Healthcare in flames
Updated: Aug 4, 2020
It took me a long time to admit that I was burned out. Physical Therapists are known for being the happy “cheerleaders” of the healthcare world with unending amounts of energy and positivity. I felt guilty for not feeling that way. And I felt like a fraud for faking my way through most of my days with a smile on my face. Some of my patients would ask “Are you always this happy and upbeat?” And the kicker is that they were actually serious when they asked me that. Now don’t get me wrong, spending time with my patients was probably the only time that I was truly happy at work. It was the never ending documentation, insurance regulations, productivity standards, department committees, long hours, mandatory “volunteer” commitments, meetings and mandatory online organizational trainings that were really wearing me down year after year. So many hoops to jump through when all I really wanted to do was help my patients feel better.
Many studies have been done, concluding that our uniquely American healthcare system is a big contributor to the issue of burnout. A 2019 study by the National Academy of Medicine found that 35% of nurses and 54% of doctors reported burnout.
Some institutions are taking ownership of their part and instituting mitigation measures such as reduced hours, doing away with productivity based salaries, alternative rewards such as flexible schedules and time off, and implementing programs that encourage healthy lifestyles such as gym memberships, making healthy snacks available for staff and having a coach or counselor available for anyone that wants one.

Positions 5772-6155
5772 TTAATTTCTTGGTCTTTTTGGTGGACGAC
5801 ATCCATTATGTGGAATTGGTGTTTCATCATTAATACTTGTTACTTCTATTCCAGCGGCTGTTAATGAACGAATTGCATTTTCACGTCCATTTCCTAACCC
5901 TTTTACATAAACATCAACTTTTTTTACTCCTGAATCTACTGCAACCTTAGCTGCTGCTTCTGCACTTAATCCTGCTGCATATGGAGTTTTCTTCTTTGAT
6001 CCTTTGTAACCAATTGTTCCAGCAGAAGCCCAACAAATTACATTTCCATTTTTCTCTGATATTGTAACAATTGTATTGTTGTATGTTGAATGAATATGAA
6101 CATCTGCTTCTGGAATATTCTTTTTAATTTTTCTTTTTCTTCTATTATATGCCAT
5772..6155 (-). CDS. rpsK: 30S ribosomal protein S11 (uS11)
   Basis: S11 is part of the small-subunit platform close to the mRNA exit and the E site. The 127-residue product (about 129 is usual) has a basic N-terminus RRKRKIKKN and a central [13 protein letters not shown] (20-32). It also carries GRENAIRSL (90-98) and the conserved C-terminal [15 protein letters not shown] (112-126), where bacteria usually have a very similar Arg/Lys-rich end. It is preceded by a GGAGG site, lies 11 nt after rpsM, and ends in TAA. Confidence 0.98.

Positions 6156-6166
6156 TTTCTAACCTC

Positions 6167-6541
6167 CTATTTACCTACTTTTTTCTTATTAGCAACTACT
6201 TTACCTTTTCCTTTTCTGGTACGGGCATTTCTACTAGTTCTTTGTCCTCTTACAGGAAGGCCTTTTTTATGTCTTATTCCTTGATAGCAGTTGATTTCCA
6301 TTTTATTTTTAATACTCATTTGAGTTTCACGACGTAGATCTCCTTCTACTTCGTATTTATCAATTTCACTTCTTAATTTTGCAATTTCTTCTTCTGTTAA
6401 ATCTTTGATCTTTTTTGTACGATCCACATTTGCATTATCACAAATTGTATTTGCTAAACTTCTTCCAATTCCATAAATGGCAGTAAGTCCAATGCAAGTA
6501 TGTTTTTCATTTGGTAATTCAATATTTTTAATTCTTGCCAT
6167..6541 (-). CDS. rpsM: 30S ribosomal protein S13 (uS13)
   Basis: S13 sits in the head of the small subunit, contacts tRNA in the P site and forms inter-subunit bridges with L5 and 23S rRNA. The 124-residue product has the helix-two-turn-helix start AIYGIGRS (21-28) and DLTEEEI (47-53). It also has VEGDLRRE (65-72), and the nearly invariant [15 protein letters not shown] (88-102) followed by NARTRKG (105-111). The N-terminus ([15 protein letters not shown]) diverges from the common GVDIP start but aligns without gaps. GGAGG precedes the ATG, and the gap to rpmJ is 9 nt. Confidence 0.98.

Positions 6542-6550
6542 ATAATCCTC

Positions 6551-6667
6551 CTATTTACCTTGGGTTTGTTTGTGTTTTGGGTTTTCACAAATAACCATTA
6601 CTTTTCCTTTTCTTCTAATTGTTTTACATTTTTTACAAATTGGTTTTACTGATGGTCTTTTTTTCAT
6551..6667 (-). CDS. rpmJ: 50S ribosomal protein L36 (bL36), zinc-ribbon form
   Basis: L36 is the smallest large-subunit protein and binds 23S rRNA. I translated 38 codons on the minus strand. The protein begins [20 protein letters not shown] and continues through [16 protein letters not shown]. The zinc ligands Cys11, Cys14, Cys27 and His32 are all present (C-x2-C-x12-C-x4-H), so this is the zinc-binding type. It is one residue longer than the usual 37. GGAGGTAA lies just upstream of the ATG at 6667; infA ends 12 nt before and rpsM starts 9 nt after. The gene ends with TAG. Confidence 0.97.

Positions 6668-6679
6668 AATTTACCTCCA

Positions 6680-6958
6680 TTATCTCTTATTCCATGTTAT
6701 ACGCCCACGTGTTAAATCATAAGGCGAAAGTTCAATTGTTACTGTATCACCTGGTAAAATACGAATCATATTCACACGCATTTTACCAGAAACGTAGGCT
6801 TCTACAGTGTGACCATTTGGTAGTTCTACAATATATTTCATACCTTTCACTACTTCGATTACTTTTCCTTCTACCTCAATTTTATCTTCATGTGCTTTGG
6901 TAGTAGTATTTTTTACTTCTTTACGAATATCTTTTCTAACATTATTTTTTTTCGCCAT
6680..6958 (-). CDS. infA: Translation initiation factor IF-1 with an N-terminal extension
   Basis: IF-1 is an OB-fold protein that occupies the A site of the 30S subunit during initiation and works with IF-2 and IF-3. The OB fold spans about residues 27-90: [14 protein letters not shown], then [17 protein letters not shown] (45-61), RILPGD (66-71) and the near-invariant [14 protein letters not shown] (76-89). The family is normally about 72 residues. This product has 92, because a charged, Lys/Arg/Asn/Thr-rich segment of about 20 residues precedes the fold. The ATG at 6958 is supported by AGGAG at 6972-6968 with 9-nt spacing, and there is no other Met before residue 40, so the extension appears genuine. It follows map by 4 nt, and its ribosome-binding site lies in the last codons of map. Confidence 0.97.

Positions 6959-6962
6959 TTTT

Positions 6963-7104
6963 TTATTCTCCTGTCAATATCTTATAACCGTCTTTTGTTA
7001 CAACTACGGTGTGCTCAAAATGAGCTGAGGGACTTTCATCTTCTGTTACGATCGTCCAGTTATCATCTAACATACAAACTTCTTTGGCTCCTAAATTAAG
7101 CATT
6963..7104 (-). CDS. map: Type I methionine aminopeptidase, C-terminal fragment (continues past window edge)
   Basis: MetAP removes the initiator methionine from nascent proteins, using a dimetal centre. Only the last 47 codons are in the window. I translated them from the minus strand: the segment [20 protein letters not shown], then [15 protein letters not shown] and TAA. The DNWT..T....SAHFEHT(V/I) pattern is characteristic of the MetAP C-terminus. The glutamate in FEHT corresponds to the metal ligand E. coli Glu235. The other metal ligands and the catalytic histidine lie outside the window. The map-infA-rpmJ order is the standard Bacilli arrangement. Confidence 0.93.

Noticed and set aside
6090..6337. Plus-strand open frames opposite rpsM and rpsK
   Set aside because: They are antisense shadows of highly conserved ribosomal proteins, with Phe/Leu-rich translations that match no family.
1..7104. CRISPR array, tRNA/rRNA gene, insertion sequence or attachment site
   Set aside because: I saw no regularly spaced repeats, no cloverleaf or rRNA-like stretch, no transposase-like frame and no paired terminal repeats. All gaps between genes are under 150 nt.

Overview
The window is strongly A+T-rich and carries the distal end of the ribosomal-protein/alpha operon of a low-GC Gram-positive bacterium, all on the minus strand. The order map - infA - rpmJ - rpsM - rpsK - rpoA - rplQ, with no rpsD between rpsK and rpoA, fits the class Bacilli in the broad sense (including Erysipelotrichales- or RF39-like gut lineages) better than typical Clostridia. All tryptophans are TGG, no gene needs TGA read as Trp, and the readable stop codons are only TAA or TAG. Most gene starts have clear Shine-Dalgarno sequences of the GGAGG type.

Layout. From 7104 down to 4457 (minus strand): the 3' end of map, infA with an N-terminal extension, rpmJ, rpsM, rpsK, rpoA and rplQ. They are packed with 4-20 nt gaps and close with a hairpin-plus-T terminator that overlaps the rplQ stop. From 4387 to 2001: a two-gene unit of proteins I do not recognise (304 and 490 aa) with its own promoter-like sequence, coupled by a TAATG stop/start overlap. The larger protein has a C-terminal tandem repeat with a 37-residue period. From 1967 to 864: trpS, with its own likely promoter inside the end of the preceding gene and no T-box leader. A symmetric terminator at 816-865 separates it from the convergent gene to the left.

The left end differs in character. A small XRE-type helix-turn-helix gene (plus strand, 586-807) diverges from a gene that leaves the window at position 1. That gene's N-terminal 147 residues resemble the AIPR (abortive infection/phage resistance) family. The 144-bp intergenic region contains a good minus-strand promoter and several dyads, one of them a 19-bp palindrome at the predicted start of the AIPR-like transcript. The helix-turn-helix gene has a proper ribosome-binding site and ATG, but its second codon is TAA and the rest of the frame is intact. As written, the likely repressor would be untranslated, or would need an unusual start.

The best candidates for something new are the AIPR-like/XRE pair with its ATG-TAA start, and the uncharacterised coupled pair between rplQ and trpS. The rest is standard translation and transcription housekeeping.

Unfortunately, there are some that still prefer to value money over human health - both of staff and patients. They don’t see that this is a very short sighted approach. Yes, they might make more money now, but they are also more likely to have increased malpractice suits and patient mortality rates, increased transmission of infection, lower patient satisfaction scores, greater job turnover and a greater number of medical personnel leaving the field- which is obviously contributing to the physician shortage that has already begun.
It’s times like these where people (and companies) really show their true colors.
The other determining factors for burnout come down to the personality traits and resiliency of the employee. People who are empathetic, perfectionists, people pleasers and generally “the dedicated and committed” are those that appear to most commonly suffer from burnout. Not surprisingly, these are also common characteristics of many healthcare workers.
Resiliency refers to one's ability to cope with and manage stressful events. Most people think this only refers to the major life changes that we experience such as divorce or illness. In reality (and more importantly it seems) it also refers to an individual's ability to handle the stresses of day to day life. Some people are born with more resiliency than others. The good news is that being resilient is a skill that can be strengthened.
From an individual solution standpoint, the goal is not to change who the person is, but rather to teach them improved techniques and strategies around their thought processes, stress relief, work-life balance, healthy eating, time management, emotional boundaries and exercise to name a few. Having improved self awareness and decision making skills also improves the individual’s ability to recognize and avoid potentially stressful situations from the outset, or to make better personal decisions once in the situation.
We didn’t get into this situation overnight and we won’t be able to get out of it overnight either, but something has to be done. Changes have to be made to better support our health system and the professionals in it. I understand that healthcare is a business like everything else, but it seems like a potentially dangerous way of handling our most precious commodity: health.
We need our healthcare workers now more than ever. And they need us to push for changes in our healthcare system that will not only benefit them, but all of us.
Want more information about overcoming stress and burnout? Call me at 331 979-1722 or email me at: Kat@thepowerofchange.net